And I’m not entirely sure what the new Basware stands for yet either (maybe others are — at least, I hope they are).

Granted, Basware has recently made the leap to a cloud-based P2P suite through bringing to market two (mostly) integrated products, one organically, and one through acquisition, that combined deliver a one-two punch with competitive e-invoicing/accounts payable automation and e-procurement capabilities. With these two solutions, Alusta and the product capabilities gained from Verian, which will ultimately be joined as “one” when put on a common code base, Basware has the foundation of something special in our view.

Yet good products alone don’t sell themselves, especially in an increasingly competitive global market. Even in the Nordic region, a market that Basware has led for years in the P2P area, is already seeing increased competition from Coupa, Synertrade, Ariba and even the Finnish post office (which is building a P2P footprint that should give Basware pause, given how close to home it is, and the fact it is, after all, the post office).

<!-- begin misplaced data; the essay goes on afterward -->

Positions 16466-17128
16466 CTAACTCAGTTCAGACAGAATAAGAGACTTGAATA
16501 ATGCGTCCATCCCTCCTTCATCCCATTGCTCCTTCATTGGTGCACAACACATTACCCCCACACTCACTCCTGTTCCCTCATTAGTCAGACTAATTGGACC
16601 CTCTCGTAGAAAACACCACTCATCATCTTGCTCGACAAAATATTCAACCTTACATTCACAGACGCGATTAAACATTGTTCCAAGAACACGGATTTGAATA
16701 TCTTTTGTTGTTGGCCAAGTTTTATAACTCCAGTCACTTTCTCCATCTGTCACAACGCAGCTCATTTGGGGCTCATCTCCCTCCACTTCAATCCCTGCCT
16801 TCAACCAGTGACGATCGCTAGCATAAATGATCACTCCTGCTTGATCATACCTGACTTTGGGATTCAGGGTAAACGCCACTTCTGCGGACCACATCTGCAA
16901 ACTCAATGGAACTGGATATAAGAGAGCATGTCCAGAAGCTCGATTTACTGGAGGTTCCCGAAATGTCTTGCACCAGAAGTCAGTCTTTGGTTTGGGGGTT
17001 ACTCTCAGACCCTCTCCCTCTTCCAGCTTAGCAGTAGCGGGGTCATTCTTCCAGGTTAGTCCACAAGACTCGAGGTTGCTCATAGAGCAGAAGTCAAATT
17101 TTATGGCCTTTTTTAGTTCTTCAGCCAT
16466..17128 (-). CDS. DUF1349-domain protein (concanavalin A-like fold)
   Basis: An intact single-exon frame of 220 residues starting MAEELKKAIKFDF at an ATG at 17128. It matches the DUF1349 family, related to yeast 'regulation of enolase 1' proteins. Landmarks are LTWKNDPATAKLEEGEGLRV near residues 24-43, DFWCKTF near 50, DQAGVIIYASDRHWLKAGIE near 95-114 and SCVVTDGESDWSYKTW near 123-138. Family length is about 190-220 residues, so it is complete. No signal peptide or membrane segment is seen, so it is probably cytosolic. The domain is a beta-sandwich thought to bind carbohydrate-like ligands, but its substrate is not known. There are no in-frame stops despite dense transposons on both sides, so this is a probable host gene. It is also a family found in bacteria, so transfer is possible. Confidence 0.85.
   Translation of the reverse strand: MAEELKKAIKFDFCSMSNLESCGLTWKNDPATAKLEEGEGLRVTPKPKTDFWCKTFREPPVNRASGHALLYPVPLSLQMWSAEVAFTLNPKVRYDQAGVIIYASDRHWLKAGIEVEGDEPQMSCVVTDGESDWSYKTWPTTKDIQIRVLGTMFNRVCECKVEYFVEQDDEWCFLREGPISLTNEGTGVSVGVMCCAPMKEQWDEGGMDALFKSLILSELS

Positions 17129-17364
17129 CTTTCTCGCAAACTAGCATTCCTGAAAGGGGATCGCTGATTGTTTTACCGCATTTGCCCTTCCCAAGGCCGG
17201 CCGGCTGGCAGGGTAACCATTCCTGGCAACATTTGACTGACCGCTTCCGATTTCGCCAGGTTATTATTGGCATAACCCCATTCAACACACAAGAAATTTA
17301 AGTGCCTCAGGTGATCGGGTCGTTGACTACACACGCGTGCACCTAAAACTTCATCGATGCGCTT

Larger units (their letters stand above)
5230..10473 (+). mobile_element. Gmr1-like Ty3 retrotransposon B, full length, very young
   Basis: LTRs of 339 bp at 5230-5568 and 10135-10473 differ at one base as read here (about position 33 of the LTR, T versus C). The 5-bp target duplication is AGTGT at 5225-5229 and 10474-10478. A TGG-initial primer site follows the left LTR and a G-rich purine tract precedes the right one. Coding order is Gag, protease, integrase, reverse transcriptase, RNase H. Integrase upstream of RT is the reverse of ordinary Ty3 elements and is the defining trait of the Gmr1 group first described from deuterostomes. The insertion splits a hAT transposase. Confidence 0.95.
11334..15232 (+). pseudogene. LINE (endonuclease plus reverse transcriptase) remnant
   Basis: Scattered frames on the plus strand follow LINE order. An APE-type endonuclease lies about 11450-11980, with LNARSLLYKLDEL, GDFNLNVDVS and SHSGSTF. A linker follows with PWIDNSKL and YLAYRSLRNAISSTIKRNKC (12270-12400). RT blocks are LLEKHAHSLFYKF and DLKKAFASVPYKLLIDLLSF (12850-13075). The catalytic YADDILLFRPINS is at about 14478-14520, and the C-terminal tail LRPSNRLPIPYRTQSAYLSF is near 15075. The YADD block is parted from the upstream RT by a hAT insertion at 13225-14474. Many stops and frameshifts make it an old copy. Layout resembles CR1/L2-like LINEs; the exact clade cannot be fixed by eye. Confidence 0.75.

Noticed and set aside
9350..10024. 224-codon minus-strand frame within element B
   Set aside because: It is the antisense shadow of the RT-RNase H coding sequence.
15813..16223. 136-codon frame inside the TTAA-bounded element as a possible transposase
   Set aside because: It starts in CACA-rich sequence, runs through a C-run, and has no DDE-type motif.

There’s good news, though.

In short, Basware has such potential with the assets it has already. And its marketing message of making P2P a finance-centric solution, bringing in working capital visibility, control and other elements into the “spend” and expenditure question, is smart, even if it does threaten procurement a bit (it should, for the right reasons).

But I believe that to realize the success that is possible and to fend off increasing local (and global) competition, Basware needs to embark upon more foundational changes than what it has let on about in recent press releases.

Share on Procurious

First Voice

  1. Markus Lyyra:

    Good article, I can totally agree with some of your views.

Discuss this:

Your email address will not be published. Required fields are marked *

This site uses Akismet to reduce spam. Learn how your comment data is processed.